For over a decade now, GeoPlace has been the central hub which has
allowed the collection of all addressing and street information into one place. With millions of updates received monthly from more than 500 authorities in England and Wales, it has become inevitable that using additional sources of information, intended only as validation intelligence, has allowed the National Address Gazetteer (NAG) and the National Street Gazetteer (NSG) to thrive even further. The NAG isn’t available as a product, rather it’s the ‘raw data’ that is transformed into the AddressBase range of products and made widely available by Ordnance Survey.
For those of you who are unfamiliar with what the NAG and the NSG are, in the simplest of terms they are the digital directory where all addressing, and street information are collated. In the good old days, we had books where all roads and addresses were being kept. See below an example of what the NAG/NSG used to look like from the lovely town of Woking, Surrey where I was an authority address custodian.
Local authorities around the UK have the statutory obligation to name streets and number buildings to allow services to be provided to its citizens. They also assign an identification number so that information can be provided a lot faster in the digital world we live in. The UPRN (or Unique Property Reference Number) and the USRN (or Unique Street Reference Number) are the keys that hold various information about streets and addresses.
The most prominent of such information is the primary, secondary and tertiary classification. Each building can be identified by its primary or intended purpose. For example, a house can be classified as a semi-detached Residential Dwelling, and it is assigned a code (i.e., RD03) which is stored against its UPRN. The same happens for a street which can be classified as a Motorway, for example, and it is assigned a code (i.e., M) which is stored against its USRN.
These elements are considered a priority for inclusion in the gazetteer by users of the data because they allow better services to be provided. The users are emergency services, public and private organisations, and many more. Therefore, it is important that these are captured accurately and have the correct classification.
There are also other organisations that hold data relevant to their own operations. For example, the Care Quality Commission has their own register of medical establishments, as they regulate all health and social care services in England. The Gaming Commission that keeps a public register of all licensed premises in Great Britain is another example. The Department for Transport that is home to the National Public Transport Access Nodes (NaPTAN) and the National Public Transport Gazetteer (NPTG) datasets, as well as many others.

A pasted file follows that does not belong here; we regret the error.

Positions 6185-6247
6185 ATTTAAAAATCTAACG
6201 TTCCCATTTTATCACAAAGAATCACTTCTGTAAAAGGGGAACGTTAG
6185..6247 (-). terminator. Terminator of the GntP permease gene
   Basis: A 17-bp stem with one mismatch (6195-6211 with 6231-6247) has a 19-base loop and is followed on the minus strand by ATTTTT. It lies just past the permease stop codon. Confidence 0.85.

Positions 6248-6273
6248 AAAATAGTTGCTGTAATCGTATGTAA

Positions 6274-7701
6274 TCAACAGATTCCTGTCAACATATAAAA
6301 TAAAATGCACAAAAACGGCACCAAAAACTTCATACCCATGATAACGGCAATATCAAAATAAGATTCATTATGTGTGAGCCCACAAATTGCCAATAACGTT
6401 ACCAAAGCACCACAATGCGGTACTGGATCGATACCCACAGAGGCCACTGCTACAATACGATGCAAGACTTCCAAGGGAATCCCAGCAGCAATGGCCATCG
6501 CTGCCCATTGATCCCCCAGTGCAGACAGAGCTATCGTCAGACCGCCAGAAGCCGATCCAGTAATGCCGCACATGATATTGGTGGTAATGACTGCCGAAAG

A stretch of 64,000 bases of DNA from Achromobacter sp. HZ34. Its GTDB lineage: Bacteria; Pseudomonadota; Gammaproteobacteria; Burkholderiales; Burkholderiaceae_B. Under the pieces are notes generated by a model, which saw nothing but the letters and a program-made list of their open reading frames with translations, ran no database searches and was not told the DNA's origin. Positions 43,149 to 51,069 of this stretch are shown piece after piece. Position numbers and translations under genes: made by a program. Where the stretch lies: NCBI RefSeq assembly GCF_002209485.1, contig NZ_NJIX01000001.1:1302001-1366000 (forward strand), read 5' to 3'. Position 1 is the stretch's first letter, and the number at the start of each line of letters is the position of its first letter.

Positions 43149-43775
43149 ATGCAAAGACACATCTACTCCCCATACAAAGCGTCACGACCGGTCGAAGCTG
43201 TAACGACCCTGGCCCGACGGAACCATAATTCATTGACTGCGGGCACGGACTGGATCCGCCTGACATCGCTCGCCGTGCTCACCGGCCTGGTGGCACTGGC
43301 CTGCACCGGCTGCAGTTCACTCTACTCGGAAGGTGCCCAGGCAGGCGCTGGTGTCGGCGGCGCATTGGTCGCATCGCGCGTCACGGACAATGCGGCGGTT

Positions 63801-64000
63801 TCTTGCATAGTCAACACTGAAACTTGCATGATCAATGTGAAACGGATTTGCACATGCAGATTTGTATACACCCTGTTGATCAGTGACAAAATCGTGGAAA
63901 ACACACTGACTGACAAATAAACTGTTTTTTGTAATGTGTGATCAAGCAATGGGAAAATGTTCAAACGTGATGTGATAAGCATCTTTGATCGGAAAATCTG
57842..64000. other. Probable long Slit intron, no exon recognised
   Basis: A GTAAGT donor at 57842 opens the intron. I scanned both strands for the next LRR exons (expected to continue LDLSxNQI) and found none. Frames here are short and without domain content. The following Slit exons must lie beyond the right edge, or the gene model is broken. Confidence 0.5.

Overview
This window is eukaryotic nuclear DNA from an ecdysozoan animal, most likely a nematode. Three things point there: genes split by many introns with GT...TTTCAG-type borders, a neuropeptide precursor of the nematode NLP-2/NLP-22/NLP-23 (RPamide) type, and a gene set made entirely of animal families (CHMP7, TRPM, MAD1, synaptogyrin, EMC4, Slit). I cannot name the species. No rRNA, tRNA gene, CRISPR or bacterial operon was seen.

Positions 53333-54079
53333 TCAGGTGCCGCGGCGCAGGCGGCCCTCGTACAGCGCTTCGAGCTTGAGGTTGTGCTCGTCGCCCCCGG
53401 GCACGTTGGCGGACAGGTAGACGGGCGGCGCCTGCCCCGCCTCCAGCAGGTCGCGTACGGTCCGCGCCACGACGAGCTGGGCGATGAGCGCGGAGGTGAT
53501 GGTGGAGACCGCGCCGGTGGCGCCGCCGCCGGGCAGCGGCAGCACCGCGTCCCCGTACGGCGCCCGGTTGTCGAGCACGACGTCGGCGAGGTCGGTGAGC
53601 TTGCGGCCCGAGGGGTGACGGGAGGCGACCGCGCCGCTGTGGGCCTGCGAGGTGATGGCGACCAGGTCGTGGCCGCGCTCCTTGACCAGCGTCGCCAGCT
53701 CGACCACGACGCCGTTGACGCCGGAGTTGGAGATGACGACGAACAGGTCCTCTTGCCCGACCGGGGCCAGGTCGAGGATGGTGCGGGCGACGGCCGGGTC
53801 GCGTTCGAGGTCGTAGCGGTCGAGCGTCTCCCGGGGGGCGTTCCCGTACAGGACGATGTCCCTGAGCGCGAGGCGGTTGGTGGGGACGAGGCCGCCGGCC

GeoPlace has included these additional data sources within the NAG to complement the work undertaken by local authorities and there is positive evidence that cross checking data against the NAG or the NSG has benefited users of the data in many ways. We consume data from a variety of sources for this work, including:
Why do we need third-party data?
To make the addressing data richer and more valuable, providing a high level of accuracy on addressing data for users of the data. - Nowadays, data accuracy enables better decision-making. If data quality is high, the users will be able to produce better outputs. This is increasingly evident when emergency services are trying to respond to an emergency call. The knowledge of the type of building that they are soon approaching may assist in vital procedures to get the best outcome. Sometimes it could be the factor determining life or death.
How is GeoPlace analysing the data?
We identify all the addressing and street information provided to us from the data sources, and we perform a matching exercise against the NAG/NSG. This allows us to see the matching rate. In most case scenarios, if the data source fits certain criteria, we get a match rate that varies from 75% to 92%. This is possible as long as the data structure contains the following:
- house number or name
- street name
- post town and/or locality
- and a postcode.
Through a series of matching exercises, we can identify the UPRNs/USRNs associated with the data and analyse the classifications. If the matches provide the correct UPRNs (for the specific addresses) with the correct primary, secondary and tertiary classifications, then we move the datasets towards the final product. If the matches provide the correct UPRNs (for the specific addresses) but the primary, secondary and tertiary classifications are not what we expect them to be, then we refer them to the relevant local authority for additional feedback or to make sure the classification is amended as required. If we are unable to match a UPRN (for the specific address), then we ask the relevant local authority to establish why the address might be missing, although this last scenario is quite rare.
In order to highlight the importance of correct classification for UPRNs, especially during the covid pandemic, we have put together an internal case study based on primary, secondary and tertiary classification. The work that was undertaken to support the COVID response has left a longer legacy of connected data that can be reused onto the future.
We looked at the number of UPRNs classified as care homes per local authority and the number of residential units per care home in England and Wales. After a thorough analysis in the NAG, we found that Birmingham has the most with 959 UPRNs classified as care homes while the City of Westminster, for example, has only 17 UPRNs classified as care homes.
GeoPlace will continue to investigate potential third party data suppliers and work with local authority Custodians to ensure they are included in the NAG, and flow through to all users thanks to the NSG and AddressBase range of products.